In a new study from Rice University, researchers found that grief brought on by the loss of a spouse can cause inflammation.
The inflammation can lead to major depression, heart attack, and even premature death.
In the new study, the researchers examined the effect grief has on human health by conducting interviews with 99 people whose spouses had recently died.
They also examined their blood.
They compared people who showed symptoms of elevated grief to people who did not exhibit those behaviors.
The symptoms included pining for the deceased, difficulty moving on, a sense that life is meaningless, and an inability to accept the reality of the loss
The findings show that widows and widowers with elevated grief symptoms suffered up to 17% higher levels of bodily inflammation.
In addition, people in the top one-third of that group had a 53.4% higher level of inflammation than the bottom one-third of the group who did exhibit those symptoms.
Previous research has shown that inflammation contributes to almost every disease in older adulthood.
It is also known that depression is linked to higher levels of inflammation, and those who lose a spouse are at considerably higher risk of major depression, heart attack, stroke, and premature mortality.
But this is the first study to confirm that grief—regardless of people’s levels of depressive symptoms—can promote inflammation, which in turn can cause negative health outcomes.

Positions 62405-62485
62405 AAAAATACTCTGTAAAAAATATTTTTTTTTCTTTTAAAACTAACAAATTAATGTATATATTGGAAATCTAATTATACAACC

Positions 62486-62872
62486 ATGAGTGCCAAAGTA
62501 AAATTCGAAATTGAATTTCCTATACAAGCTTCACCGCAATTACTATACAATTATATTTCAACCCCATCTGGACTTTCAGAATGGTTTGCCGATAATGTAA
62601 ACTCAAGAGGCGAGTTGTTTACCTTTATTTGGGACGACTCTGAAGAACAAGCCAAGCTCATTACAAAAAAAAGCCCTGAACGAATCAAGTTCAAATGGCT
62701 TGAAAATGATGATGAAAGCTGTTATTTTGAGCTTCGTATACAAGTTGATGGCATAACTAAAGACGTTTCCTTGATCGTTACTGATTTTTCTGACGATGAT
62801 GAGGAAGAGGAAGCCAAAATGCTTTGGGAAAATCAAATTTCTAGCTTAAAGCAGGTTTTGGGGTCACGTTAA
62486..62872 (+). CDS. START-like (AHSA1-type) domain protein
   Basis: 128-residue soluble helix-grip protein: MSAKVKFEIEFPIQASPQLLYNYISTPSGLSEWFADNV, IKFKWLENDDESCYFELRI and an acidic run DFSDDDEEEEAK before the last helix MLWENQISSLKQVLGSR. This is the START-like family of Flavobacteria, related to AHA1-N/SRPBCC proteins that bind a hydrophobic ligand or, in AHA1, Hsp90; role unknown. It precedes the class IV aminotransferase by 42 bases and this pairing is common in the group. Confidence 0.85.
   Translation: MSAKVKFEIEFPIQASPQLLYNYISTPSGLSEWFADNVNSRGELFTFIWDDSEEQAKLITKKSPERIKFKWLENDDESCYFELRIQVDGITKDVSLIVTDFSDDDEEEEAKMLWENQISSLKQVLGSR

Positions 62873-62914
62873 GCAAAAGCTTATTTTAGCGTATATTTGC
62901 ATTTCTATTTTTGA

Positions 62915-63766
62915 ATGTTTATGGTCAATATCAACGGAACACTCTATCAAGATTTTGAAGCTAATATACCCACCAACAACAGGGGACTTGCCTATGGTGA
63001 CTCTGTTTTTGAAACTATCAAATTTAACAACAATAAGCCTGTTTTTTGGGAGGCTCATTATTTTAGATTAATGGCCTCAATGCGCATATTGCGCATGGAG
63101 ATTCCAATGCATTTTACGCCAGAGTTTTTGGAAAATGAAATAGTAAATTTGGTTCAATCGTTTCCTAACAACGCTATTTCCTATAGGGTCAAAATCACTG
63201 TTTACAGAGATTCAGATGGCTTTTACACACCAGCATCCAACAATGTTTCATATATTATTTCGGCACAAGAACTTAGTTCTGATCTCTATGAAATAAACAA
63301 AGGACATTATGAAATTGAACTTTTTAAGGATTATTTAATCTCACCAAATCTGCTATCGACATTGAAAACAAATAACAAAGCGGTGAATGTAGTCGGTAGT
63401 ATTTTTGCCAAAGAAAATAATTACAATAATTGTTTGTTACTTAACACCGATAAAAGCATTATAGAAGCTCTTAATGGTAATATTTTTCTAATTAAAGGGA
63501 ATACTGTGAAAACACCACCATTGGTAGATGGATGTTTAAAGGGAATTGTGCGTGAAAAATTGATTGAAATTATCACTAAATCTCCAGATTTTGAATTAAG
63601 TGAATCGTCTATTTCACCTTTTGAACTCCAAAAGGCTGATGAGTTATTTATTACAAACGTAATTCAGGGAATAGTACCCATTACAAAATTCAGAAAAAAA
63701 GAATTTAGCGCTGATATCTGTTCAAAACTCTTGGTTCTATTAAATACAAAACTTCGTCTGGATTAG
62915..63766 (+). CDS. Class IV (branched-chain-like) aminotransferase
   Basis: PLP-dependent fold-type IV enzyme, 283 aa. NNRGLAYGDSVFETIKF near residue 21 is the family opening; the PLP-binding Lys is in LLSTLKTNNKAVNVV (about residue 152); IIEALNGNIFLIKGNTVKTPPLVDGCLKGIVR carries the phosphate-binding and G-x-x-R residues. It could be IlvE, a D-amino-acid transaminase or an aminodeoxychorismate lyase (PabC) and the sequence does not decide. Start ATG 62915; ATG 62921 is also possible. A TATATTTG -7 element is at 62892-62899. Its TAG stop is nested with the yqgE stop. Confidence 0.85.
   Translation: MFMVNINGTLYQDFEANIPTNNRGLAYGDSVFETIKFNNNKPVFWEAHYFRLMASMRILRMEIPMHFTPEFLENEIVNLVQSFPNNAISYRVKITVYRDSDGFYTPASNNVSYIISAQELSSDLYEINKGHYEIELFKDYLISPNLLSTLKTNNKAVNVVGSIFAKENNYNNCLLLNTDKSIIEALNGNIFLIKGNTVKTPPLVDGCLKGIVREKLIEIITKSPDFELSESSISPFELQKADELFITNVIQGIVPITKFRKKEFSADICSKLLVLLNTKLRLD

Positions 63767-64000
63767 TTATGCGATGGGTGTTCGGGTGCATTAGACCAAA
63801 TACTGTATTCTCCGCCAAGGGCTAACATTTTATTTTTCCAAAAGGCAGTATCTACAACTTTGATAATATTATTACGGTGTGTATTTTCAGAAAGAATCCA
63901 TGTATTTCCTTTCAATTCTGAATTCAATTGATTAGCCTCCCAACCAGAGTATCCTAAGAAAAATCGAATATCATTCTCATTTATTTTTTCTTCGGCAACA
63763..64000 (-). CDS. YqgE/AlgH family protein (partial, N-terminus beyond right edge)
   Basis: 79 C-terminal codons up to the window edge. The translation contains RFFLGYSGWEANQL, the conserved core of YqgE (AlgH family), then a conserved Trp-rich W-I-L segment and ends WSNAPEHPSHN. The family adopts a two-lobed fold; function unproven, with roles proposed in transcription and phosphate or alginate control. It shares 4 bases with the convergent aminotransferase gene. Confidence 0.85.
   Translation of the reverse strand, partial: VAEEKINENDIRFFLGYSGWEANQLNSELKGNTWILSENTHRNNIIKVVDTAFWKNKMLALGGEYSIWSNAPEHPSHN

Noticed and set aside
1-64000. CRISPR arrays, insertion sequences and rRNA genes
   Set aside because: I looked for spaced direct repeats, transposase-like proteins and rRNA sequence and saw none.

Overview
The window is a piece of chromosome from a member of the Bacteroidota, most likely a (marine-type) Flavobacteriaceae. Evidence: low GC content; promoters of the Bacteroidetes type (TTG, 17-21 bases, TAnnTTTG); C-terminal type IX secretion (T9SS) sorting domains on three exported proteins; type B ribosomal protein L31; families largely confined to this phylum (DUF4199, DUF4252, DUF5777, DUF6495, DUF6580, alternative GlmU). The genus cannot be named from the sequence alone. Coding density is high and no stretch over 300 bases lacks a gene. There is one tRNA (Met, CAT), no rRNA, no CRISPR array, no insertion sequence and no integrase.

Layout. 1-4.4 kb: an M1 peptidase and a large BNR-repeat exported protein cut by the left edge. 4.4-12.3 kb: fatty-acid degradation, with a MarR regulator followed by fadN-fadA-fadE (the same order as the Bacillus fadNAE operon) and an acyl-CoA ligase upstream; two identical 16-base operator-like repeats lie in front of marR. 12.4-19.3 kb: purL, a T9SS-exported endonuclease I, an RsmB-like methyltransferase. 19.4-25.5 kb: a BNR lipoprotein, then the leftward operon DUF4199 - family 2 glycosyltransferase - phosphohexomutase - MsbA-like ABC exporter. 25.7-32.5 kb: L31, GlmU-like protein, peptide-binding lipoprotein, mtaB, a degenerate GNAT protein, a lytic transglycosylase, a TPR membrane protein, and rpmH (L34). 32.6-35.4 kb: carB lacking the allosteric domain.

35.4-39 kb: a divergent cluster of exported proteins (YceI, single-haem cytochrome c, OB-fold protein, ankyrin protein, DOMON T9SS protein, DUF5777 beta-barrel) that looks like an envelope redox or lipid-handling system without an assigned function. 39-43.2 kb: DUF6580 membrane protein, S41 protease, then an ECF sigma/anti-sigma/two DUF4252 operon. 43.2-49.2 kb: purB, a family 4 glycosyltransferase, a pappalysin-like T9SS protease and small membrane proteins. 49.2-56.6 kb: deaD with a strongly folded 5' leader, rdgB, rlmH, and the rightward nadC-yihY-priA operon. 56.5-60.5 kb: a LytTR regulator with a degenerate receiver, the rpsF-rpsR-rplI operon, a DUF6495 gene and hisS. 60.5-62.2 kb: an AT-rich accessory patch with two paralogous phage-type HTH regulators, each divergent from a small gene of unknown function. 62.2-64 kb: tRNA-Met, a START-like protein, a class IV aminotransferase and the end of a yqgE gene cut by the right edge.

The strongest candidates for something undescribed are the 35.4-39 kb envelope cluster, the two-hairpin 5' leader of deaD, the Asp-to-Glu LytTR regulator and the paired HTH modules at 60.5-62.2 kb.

The finding is an important revelation in the study of how human behaviors and activities impact inflammation levels in the body.
For example, another recent study has shown that Takotsubo syndrome, also called “broken heart syndrome”, affects around 3,000 people in the UK each year.
Takotsubo syndrome is a sudden and acute form of heart failure and symptoms can be similar to a heart attack.
Researchers used ultrasound and cardiac MRI scans to look at how the patients’ hearts were functioning in minute detail, and they found the disease had permanently affected the heart’s pumping motion.
The twisting or ‘wringing’ motion made by the heart during the heartbeat was delayed and the heart’s squeezing movement was reduced.
Researchers also found that parts of the heart’s muscle are replaced by fine scars, which reduce the elasticity of the heart and prevent it from contracting properly.
The current study adds to this work about how bereavement can affect health.
The team’s initial work showed why those who have been widowed are at higher risk of cardiovascular problems, bodily symptoms, and premature mortality by comparing inflammation in spousally bereaved individuals to matched controls.
The researchers suggest that this work shows who, among those who are bereaved, are at highest risk.
Now the researchers can design interventions to target this risk factor in those who are most at risk through behavioral or pharmacological approaches.
Chris Fagundes, an assistant professor of psychological sciences at Rice University, is the lead author of the paper.
Additional coauthors are from Rice, Penn State, Vanderbilt University, and MD Anderson Cancer Center. The National Heart, Lung and Blood Institute supported the work.
The study is published in Psychoneuroendocrinology.
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Source: Rice University.